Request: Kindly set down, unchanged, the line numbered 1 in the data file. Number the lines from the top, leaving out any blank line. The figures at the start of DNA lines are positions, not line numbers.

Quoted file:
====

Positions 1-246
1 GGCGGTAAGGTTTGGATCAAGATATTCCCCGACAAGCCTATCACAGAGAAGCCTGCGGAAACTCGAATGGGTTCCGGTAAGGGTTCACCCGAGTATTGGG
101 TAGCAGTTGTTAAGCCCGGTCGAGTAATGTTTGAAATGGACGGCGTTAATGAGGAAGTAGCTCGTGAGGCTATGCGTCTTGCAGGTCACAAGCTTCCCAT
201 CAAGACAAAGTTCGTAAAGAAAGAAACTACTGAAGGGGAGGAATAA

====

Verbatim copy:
Positions 1-246